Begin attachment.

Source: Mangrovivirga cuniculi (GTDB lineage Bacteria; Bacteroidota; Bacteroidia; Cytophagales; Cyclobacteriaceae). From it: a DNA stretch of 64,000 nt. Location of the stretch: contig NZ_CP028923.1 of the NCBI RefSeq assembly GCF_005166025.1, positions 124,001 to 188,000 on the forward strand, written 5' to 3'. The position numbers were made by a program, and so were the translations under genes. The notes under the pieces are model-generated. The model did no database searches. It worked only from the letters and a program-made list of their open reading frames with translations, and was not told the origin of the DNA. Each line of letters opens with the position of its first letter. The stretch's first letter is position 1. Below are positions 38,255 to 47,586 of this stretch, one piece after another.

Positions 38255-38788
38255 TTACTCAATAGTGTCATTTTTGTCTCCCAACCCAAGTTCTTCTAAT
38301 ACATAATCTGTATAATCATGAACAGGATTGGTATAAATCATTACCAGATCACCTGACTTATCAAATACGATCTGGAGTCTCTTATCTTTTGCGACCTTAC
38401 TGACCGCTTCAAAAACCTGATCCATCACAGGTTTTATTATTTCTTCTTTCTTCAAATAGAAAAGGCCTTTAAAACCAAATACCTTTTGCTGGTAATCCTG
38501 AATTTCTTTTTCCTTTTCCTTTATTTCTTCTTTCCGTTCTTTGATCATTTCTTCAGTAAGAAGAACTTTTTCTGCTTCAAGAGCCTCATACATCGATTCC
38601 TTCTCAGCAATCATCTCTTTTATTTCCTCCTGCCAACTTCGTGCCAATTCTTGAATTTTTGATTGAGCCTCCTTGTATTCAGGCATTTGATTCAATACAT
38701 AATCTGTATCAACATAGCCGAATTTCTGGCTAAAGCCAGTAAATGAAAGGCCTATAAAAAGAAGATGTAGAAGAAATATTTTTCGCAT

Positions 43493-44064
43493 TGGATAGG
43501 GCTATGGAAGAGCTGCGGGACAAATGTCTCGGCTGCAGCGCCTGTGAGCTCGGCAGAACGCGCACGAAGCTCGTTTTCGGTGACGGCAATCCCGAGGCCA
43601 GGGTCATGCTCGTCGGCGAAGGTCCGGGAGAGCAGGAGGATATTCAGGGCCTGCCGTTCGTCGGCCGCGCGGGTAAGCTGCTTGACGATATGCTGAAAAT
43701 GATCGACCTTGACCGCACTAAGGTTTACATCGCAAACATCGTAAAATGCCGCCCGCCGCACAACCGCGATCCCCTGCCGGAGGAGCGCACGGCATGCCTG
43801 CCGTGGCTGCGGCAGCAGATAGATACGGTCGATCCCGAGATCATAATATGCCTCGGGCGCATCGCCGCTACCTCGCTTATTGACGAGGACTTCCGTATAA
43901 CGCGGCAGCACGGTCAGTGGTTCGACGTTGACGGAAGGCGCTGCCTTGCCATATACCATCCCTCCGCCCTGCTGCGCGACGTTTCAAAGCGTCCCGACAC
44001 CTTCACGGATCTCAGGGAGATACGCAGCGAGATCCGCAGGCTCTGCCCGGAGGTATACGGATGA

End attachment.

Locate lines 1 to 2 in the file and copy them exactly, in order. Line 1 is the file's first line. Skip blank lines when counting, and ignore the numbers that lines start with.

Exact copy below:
Source: Mangrovivirga cuniculi (GTDB lineage Bacteria; Bacteroidota; Bacteroidia; Cytophagales; Cyclobacteriaceae). From it: a DNA stretch of 64,000 nt. Location of the stretch: contig NZ_CP028923.1 of the NCBI RefSeq assembly GCF_005166025.1, positions 124,001 to 188,000 on the forward strand, written 5' to 3'. The position numbers were made by a program, and so were the translations under genes. The notes under the pieces are model-generated. The model did no database searches. It worked only from the letters and a program-made list of their open reading frames with translations, and was not told the origin of the DNA. Each line of letters opens with the position of its first letter. The stretch's first letter is position 1. Below are positions 38,255 to 47,586 of this stretch, one piece after another.

Positions 38255-38788